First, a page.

The current era: Quad haptics

DualSense is an implementation of a generalized haptic gaming experience we call quad haptics. This type of system includes four channels of touch, two for each hand, and is typically packaged in a traditional game controller form factor. While quad-channel haptic controllers have been demonstrated in one form or another for many years, 2021 will be the year that multiple peripheral makers and game platforms begin to support it.

Multichannel haptics

Much like the transition from stereo to multichannel audio, multichannel haptics refer to a haptic experience with many endpoints. Because touch feedback must occur on the body, multichannel haptic systems level will result in a set of haptic endpoints positioned on and around the body such as gaming mice and keyboards, gaming chairs, headsets, handheld mobile devices, and so on. With this set up, games will not be pre-programmed to know the number of peripherals available to the player, and what their haptic capabilities are. Therefore, there’s a need for layers of technology to transcode and orchestrate haptic signals for each endpoint to convey the game designer’s intent for the meaning of the haptics in the game. This vision is technically feasible today, but it is hindered by a classic chicken-or-egg problem. Without the widespread availability and mainstream adoption of multichannel haptic peripherals, content creators have little incentive to create experiences that take advantage of this opportunity. And, without content that utilizes multichannel haptics, consumers have little reason to invest in physical devices that can use it. Nevertheless, there are creative solutions to this problem, and the haptic technology industry is motivated to find them.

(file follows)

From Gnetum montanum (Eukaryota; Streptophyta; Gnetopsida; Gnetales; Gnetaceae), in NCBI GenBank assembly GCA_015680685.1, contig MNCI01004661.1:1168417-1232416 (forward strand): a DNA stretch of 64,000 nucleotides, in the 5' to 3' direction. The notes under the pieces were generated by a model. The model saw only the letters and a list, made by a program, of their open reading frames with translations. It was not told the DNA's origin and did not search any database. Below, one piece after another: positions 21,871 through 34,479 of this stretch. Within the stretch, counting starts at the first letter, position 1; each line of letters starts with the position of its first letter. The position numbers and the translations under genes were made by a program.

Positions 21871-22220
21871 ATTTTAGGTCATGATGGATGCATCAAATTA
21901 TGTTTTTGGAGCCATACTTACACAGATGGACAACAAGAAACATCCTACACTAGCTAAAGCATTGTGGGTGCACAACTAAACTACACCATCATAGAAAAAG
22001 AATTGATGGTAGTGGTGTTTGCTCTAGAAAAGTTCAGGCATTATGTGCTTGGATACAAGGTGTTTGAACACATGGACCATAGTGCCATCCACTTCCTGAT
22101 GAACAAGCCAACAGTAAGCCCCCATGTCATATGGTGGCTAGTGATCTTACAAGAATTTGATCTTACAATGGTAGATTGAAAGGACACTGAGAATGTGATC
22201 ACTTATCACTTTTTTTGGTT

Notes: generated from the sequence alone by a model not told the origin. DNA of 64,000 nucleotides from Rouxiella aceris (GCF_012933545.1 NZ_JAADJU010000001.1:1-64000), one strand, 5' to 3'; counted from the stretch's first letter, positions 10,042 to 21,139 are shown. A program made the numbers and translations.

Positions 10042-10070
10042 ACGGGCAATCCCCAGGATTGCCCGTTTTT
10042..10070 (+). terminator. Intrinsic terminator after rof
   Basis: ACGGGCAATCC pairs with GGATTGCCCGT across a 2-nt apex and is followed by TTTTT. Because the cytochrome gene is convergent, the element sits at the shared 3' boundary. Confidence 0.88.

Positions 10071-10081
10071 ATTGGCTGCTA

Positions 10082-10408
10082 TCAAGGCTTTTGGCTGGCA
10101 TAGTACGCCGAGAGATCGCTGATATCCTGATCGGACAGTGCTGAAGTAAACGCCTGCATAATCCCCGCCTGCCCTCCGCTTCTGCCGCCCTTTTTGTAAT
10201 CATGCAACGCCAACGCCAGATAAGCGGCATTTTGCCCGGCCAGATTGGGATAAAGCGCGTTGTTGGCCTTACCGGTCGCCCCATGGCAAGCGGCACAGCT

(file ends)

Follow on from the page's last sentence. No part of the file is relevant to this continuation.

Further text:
Multimodal haptics